by Eric J. Lyman
ROME, March 20 (Xinhua) -- Italian President Giorgio Napolitano began consultations on Wednesday on how to form a new Italian government with stakes being high.
The country now has less than eight weeks to form a new government and select a successor to Napolitano before it faces the unusual prospect of having no elected government and no president. Investors, meanwhile, seem to be taking a wait-and-see attitude toward the negotiations.
Going into the talks Wednesday, Napolitano, who must step down on May 15, said he would explore "all possible roads" in order to broker an agreement that will break the country's political stalemate. But unless center-left leader Pier Luigi Bersani as well as comedian, blogger, and activist Beppe Grillo change their stance, the crisis could drag on for weeks or even months.
The timing is unfortunate. Amid the controversy swirling around the European Union bailout of Cyprus and that country's standoff over a new tax on bank deposits, the political turmoil in Italy only adds to investors' fears that the European debt crisis could flare up again, as it did in 2011.
"If the debt worries returned as strongly as they did in 2011, the consequences could be far worse," said Oliviero Fiorini, an analyst with ABS Securities in Milan.
"Two more years of weak growth in Europe leaves the strong economies less prepared to help out. And investors are already nervous and could easily flee these troubled markets," he said.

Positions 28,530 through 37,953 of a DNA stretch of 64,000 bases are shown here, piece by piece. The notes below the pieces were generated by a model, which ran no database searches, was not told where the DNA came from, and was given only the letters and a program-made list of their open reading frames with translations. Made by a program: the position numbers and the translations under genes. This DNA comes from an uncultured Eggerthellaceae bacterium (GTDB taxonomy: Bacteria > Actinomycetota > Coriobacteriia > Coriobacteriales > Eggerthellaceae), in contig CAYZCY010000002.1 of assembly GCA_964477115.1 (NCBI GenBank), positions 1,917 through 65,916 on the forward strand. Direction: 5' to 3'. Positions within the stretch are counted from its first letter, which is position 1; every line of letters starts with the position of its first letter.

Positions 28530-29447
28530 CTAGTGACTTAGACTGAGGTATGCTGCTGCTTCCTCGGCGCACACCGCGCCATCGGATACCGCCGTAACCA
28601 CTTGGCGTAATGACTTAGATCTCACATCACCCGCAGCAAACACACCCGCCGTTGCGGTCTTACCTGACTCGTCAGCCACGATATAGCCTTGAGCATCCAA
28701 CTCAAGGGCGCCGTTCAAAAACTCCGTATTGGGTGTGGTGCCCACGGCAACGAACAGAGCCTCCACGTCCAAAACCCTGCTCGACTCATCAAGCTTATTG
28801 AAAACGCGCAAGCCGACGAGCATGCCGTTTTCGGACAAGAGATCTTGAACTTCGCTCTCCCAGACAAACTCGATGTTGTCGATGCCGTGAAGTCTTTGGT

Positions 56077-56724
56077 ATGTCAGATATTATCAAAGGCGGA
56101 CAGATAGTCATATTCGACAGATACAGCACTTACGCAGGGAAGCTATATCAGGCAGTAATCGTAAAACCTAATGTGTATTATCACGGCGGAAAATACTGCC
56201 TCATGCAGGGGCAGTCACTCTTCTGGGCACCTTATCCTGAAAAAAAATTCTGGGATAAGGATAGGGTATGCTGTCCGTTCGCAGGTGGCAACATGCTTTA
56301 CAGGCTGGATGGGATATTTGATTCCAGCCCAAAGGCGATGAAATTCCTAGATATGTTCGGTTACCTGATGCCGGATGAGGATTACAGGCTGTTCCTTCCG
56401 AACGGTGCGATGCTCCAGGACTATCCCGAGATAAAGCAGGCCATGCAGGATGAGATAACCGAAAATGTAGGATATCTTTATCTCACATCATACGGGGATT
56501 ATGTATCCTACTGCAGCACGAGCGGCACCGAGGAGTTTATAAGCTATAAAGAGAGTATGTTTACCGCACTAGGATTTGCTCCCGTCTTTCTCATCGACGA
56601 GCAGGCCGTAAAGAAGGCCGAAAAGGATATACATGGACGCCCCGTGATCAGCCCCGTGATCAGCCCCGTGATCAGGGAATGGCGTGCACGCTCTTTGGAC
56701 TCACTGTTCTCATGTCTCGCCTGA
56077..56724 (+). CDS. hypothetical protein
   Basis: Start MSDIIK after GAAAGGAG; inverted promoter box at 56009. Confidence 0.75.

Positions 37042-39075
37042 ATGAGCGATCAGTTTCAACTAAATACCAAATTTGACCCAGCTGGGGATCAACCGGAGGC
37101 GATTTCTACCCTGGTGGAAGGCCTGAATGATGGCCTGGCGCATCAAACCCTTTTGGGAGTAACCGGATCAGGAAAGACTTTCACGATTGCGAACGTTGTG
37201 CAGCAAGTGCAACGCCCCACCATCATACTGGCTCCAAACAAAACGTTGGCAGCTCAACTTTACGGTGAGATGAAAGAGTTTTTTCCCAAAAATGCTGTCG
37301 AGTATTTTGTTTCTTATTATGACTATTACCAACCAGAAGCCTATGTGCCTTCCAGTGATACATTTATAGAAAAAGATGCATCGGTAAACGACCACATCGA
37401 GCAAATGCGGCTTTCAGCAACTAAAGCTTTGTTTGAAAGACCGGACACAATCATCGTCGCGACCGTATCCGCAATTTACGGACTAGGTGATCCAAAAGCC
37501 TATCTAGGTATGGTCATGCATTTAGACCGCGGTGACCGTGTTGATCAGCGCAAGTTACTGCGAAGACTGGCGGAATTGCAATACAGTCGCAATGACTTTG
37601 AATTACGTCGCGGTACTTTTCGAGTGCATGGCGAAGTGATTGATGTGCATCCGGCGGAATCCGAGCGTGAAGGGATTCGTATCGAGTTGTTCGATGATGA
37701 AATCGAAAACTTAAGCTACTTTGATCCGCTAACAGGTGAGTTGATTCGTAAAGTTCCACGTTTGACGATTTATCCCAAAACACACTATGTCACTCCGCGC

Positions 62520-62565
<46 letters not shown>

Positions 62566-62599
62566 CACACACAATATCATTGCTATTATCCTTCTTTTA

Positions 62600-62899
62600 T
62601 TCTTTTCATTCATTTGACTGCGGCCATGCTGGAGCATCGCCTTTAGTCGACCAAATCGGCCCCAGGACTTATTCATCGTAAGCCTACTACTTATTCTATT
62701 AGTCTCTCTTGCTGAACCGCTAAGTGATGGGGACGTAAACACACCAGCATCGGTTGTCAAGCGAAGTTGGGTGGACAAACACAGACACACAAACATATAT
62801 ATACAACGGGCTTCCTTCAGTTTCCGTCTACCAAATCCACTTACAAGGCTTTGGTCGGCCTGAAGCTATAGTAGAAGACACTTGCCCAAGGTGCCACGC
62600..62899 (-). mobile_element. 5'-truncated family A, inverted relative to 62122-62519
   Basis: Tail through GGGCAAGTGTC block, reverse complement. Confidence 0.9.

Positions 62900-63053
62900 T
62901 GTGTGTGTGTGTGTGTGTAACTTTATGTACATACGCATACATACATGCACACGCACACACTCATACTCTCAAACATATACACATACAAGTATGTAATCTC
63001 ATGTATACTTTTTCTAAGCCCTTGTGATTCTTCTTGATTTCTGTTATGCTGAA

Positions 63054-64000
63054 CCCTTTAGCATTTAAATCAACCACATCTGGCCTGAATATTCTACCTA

A possible Italian debt default remains the worst scenario. Trailing only Germany and France, Italy's economy is the third largest in the euro zone, dwarfing Greece, Ireland, Portugal, and now Cyprus, which have all requested bailout money. In 2011, Europe was feared not to have deep enough pockets to recover from an Italian debt default. It would almost surely fall short now.
For sure, nobody believes an Italian default is imminent. Italian bond yields -- a reflection of investor confidence in the country -- rose after the Feb. 24-25 vote that resulted in the current political crisis, but have since fallen back.
Yields are still higher than they were in late January and early February when it appeared Bersani would emerge from the election as a clear-cut winner, but they are still under 5 percent and no cause for alarm. What is unclear is how long they will remain in that range if a solution is not reached.
Bersani, whose allies have a majority in the lower house of parliament but not in the Senate, has made multiple overtures to Grillo's camp in an effort to form an alliance, but has been rebuffed each time.
Meanwhile, three-time ex-premier Silvio Berlusconi has offered to form what he called a "government of national accord" with Bersani, but has been rejected.
Without a change of heart from Bersani regarding Berlusconi or Grillo regarding Bersani, Napolitano's efforts to find an alignment that will allow Bersani or someone else to form a government appear doomed.
And all this is taking place with the clock ticking: Napolitano's term is expiring. If a government is selected, it will have to elect Napolitano's successor (former prime ministers Romano Prodi and Giuliano Amato are reportedly among the potential candidates for the job). But it will be more difficult for that to happen during the stalemate.
The most likely solution to the quagmire is for the president to appoint a new technocrat government that would push through electoral reforms to make this kind of hung parliament impossible.
But even that solution has its obstacles: such a move would require the president to dissolve parliament. But he cannot do that in his last six months in office, which means before that can happen a new president has to be selected.